Monday, July 28, 2014

Derby Names

There are a lot of things about roller derby that we find ourselves explaining again and again:
NO, we don't elbow/punch/trip/bite each other;
YES, we wear protective gear;
NO, we don't get paid to do this;
YES, the game has actual rules.

But there is one thing that many people already seem know about from the get-go: Derby Names.  So if you've ever imagined yourself in any kind of roller derby capacity, you've probably visited the "what would my name be?" rabbit hole thought loop.

Gate City with names on display

In the earlier days of derby, every new skater had to choose an absolutely unique name.  You'd come up with something awesome and clever, then check the twoevils list to see whether it was already taken, then go back to the drawing board.  If a new player's desired name was even deemed "too similar" to that of an established player anywhere in the world, she would have to come up with something else.  Nowadays, roller derby is just too big for such formalities.  You can take your brilliant name idea to Derby Roll Call or just google it ("Tori Famous Roller Derby", "Holy Hanna Roller Derby", "Keira Fightley Roller Derby", etc.)  to see if there's already a player with the same or a very similar name.  If so, you can contact him/her to ask permission to share the name.  Generally it's not a problem if you live in different regions of the U.S., but it's still polite to ask.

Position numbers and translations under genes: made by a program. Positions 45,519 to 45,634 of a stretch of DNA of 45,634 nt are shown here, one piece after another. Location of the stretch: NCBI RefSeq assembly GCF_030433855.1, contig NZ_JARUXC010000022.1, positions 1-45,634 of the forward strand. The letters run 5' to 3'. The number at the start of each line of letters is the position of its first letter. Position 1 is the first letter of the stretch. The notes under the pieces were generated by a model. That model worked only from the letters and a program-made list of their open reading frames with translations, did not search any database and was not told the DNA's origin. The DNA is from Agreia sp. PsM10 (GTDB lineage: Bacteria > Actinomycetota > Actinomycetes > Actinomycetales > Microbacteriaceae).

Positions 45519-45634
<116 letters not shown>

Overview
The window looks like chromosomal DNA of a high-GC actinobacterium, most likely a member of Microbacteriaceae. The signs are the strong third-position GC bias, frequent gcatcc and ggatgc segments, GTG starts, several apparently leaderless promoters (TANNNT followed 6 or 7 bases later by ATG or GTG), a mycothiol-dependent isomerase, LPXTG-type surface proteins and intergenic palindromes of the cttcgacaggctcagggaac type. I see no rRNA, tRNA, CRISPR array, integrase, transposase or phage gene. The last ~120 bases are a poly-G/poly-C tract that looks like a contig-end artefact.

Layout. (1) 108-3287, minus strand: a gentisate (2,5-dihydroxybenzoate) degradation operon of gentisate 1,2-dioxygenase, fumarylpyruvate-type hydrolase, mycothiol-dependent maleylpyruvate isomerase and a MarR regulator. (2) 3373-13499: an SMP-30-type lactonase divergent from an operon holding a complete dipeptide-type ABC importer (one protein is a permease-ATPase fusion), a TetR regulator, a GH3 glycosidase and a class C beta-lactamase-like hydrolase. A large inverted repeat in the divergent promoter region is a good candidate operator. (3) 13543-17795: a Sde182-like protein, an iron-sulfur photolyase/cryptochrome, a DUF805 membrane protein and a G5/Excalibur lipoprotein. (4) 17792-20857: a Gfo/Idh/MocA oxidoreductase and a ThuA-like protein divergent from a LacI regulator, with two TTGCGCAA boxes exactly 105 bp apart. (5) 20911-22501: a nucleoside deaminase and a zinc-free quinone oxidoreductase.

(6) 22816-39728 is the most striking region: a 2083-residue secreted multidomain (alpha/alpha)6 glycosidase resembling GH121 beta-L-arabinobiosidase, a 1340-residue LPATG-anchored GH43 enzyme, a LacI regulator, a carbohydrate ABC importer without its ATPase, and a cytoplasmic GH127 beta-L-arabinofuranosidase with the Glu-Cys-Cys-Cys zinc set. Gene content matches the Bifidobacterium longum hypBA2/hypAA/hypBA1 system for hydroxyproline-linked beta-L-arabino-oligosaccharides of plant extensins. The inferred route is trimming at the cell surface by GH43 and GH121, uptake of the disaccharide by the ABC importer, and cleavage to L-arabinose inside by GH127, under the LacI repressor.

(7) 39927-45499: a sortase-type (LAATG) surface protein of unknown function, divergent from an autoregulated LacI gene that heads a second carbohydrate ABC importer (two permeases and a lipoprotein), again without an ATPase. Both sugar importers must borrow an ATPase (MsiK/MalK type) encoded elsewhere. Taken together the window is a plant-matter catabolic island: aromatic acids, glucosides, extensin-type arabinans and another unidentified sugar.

Many skaters aren't keen on sharing a name, and it's no wonder.  This is a big decision, an identity marker you choose for yourself, and something that many of us put some thought into.  Take, for instance, this Greensboro Counterstrike captain:

C. Oswin
"I am a big nerd and a huge Doctor Who fan. Clara Oswin Oswald is one of the most recent companions to the Doctor and is one of my absolute favorites. I wanted to find a name that was unique, but still reflected who I was. I picked C. Oswin as a homage to Clara, and also realized that if you say it fast enough, it sounds like “See us win”. I did my research and found no-one else with a similar name in the derby world. My real first name also stars with a C. I almost picked Elli Smash&Dashwood for Elinor Dashwood of Jane Austen’s Sense and Sensibility, however, we already have an Ellie (Ellie Mae Crammit) and I wanted to avoid confusion. Apparently Grandmaster Bash desperately wanted to call me Ozzy when I got drafted to the Mad Dollies, however, most people call me Winnie."

Like Winnie, almost every player has a derby nickname.  Just as most people aren't casually called by their full first and last names, teammates tend to shorten each other's names for easier communication on the track.  Your team's natural tendency towards abbreviation is another thing to consider when you're choosing a name.  Sure, Sisyphus might be a sweet derby name, but do you really want your pivot yelling "SISSY!!!" on the track?  Ok, maybe you do.  It's something to think about.  Of course, you can avoid the whole thing if you choose something short and sweet and awesomely original, like Pants.

A few other things to think about: 
-Do you want your name to be accessible to the general public or would you rather be known by some clever wink-wink-nod-nod jargon?  Having to explain your derby name does get old, but having a name that perfectly suits you is so satisfying that it might be worth it.   
-Swears can make you sound pretty tough and wicked.  But do you think you might want to be more mainstream?  Will you want to be on the news, where a name that isn't family friendly might not be welcome?  And you might have to tell your name, with a straight face, to your grandma and your nieces and nephews.  (Of course, thoughts about this vary from league to league.  Here at GSORD we tend to keep the names fairly clean.)
-Don't choose a name that is too similar to a famous skater!  You really don't want to be known as Suzy Hotbod in the derby world.

So what's your derby name gonna be?  Give us your short list!

1 comment:

  1. If I was a ref, I think I'd like to be "NC Skate Trooper."